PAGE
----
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What is the cost of a barrier() operation?

Question asked by noah_r on Jul 30, 2012
Latest reply on Aug 9, 2012 by notzed

In my OpenCL kernel, I need pass values between work items in the same workgroup many times equivalent to the following:

 

local float * local_array = // a local memory array

float a, b;

int wid = get_local_id(0);

int wgsize = get_local_size(0);

for( int i = 0; i<12; ++i )

{

   a = //do some math

  local_array[wid] = a;

  barrier(CLK_LOCAL_MEM_FENCE);  // How costly is this?

  b = local_array[(wid+1)%wgsize]; // neighbor's array element

  // then work with a and b

}

 

Can I expect this barrier to be eliminated by the compiler if my workgroup size is smaller or equal to the hardware thread size?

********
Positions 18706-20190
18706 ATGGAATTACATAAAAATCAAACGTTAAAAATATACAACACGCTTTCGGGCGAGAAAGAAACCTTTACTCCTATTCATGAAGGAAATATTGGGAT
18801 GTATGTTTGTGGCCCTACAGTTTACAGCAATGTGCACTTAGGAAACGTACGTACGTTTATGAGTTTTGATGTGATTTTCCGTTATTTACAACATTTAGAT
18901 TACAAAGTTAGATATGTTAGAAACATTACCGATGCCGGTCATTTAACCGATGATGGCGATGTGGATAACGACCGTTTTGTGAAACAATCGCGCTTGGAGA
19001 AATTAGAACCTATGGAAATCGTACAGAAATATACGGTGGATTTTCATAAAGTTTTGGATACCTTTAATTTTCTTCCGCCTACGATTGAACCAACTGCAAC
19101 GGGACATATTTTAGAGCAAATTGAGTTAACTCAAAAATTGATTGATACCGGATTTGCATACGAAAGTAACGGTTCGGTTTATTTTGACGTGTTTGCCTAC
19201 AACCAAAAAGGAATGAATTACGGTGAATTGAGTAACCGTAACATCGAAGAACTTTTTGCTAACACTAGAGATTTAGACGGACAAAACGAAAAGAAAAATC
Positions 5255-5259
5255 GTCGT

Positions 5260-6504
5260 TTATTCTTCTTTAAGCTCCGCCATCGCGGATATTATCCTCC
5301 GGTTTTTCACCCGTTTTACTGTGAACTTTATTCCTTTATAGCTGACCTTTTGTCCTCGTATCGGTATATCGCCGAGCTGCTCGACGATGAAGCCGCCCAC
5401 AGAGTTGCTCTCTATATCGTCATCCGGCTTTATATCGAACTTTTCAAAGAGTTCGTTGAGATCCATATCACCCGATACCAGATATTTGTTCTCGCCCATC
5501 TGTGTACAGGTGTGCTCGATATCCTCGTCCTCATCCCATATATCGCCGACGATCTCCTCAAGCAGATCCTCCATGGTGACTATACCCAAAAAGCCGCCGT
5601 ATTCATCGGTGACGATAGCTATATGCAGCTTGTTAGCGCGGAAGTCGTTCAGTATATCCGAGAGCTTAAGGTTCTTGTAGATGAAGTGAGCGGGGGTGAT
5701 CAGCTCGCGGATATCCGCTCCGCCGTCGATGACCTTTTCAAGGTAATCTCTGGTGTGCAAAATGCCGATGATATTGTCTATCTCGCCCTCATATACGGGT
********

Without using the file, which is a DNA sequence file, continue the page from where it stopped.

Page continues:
I would like this kernel to work well on both CPU and GPU devices.  I've read elsewhere that barrier() on CPU results in a lightweight context switch every time.  How can I avoid that?

In my algorithm, there is a trade off to the number of barriers needed, to the size of the local memory array.  Fewer barriers means larger local memory size per work item.  Does that help guide my decision?

 

By the way, I've spent too much time determining if men_fence() is an acceptable substitute for barrier() in this case and have concluded NO; it is not.  Googling can find pages and threads arguing both ways.  I'm reading the OpenCL spec and deciding men_fence() has nothing to do with synchronization between work items.  But please comment if I'm wrong.

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